Questionnaires on leisure and occupational physical activity were used to categorize participants as low, moderate, high, and very high activity for both activities. Cox regression models were adjusted for 20 potential confounders including socioeconomic factors such as cohabitation, marital status, education, and household income.
During a median follow-up of 10 years, there were 7913 (7.6%) MACE (fatal and nonfatal myocardial infarction, fatal and nonfatal stroke, and other coronary death) and 9846 (9.5%) deaths from all causes.
Compared with low leisure time physical activity, the adjusted risk of MACE was reduced 14%, 23%, and 15% with moderate, high, and very high levels of activity, respectively. Compared with low occupational activity, the adjusted MACE risk was increased 15% and 35% with high and very high levels of occupational activity, respectively.
The risk of all-cause mortality followed a similar pattern. Compared with low leisure activity, moderate, high, and very high levels of leisure activity were associated with 26%, 41%, and 40% reduced risks of all-cause death, respectively. High and very high levels of work activity, however, were associated with 13% and 27% increased risks of death, respectively, compared with low work activity.
Sensitivity analyses showed similar associations for both leisure time and occupational physical activity with risk of both outcomes, according to the study, published this week in the European Heart Journal.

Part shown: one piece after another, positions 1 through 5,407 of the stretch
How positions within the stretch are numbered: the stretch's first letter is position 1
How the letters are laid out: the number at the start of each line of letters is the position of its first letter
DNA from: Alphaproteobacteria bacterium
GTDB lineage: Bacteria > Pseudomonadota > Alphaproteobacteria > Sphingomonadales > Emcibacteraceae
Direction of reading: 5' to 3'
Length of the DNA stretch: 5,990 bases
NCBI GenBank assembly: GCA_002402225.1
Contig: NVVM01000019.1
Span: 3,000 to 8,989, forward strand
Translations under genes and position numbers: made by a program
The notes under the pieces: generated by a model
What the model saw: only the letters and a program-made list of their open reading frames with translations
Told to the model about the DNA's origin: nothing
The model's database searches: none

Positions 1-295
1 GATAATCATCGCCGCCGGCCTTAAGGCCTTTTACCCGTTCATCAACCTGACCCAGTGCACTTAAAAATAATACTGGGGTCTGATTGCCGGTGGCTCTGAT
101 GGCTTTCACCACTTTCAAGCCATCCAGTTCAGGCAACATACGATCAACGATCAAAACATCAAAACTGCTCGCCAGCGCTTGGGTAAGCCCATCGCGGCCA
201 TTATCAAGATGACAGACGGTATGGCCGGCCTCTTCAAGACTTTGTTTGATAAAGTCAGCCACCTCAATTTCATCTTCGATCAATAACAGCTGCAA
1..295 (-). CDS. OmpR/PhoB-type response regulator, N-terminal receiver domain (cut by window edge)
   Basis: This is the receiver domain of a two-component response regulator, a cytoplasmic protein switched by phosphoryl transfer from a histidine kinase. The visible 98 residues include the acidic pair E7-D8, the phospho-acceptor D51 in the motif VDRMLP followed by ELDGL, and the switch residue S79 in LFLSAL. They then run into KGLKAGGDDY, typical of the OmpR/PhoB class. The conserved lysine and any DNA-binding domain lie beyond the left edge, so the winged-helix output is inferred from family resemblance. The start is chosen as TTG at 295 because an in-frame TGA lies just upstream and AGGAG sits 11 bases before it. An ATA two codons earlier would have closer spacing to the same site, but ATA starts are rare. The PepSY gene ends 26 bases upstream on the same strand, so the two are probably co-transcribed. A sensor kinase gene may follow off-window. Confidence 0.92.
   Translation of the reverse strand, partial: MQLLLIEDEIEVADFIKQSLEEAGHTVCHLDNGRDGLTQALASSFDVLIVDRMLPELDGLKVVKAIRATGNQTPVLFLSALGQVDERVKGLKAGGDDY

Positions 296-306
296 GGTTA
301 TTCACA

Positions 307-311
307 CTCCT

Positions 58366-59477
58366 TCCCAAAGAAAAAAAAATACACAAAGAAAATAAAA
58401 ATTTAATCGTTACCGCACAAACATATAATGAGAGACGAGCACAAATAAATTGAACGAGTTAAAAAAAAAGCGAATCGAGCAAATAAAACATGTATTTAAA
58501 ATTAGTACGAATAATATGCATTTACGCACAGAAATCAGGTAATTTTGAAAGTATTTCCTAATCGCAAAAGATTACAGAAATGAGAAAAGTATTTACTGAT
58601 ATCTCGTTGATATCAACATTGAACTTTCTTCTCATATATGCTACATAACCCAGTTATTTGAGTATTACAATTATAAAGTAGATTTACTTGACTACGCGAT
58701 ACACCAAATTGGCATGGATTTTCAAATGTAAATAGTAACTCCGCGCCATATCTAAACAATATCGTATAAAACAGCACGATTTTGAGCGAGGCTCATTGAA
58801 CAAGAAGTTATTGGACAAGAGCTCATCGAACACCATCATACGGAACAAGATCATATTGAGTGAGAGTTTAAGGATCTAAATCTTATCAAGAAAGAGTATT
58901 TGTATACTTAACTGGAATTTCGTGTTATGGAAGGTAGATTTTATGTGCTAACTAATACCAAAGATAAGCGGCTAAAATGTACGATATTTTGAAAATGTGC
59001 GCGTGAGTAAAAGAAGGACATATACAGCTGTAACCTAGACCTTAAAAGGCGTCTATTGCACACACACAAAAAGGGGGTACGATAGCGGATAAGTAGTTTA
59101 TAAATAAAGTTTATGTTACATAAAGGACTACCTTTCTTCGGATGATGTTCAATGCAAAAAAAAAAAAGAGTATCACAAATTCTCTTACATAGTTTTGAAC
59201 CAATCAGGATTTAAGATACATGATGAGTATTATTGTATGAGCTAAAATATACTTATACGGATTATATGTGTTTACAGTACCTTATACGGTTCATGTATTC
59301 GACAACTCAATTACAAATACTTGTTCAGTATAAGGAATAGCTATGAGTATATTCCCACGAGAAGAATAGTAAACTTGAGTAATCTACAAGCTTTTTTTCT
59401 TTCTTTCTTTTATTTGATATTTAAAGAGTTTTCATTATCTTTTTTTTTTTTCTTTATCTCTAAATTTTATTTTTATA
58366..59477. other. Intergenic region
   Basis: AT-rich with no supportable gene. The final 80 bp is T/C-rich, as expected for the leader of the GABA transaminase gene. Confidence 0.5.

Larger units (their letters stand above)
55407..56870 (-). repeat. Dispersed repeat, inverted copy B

“It’s important to tell those doing manual work that they don’t get healthier and fit from the activities they’re doing during work, so it’s important they’re being physically active during their leisure time to promote health,” Holtermann said. “But workplaces should also be aware of this because, in the end, the sustainable solution is not only to tell those lower socioeconomic, manual workers they should just do exercise at leisure…but to make the activity at work healthy.”
Scandinavian companies have been offering fitness enhancing activities at work for years, with the Copenhagen municipality taking it a step further and making 1 hour of physical activity per week mandatory for those working in the eldercare sector, he noted. The need to promote longevity among lower socioeconomic, manual workers has taken on even greater urgency, however, as Denmark looks to increase its retirement age from 67 to 72 years.
Further investigation of the association between occupational physical activity and health was also recently encouraged by the World Health Organization guidelines on physical activity and sedentary behavior, Holtermann said.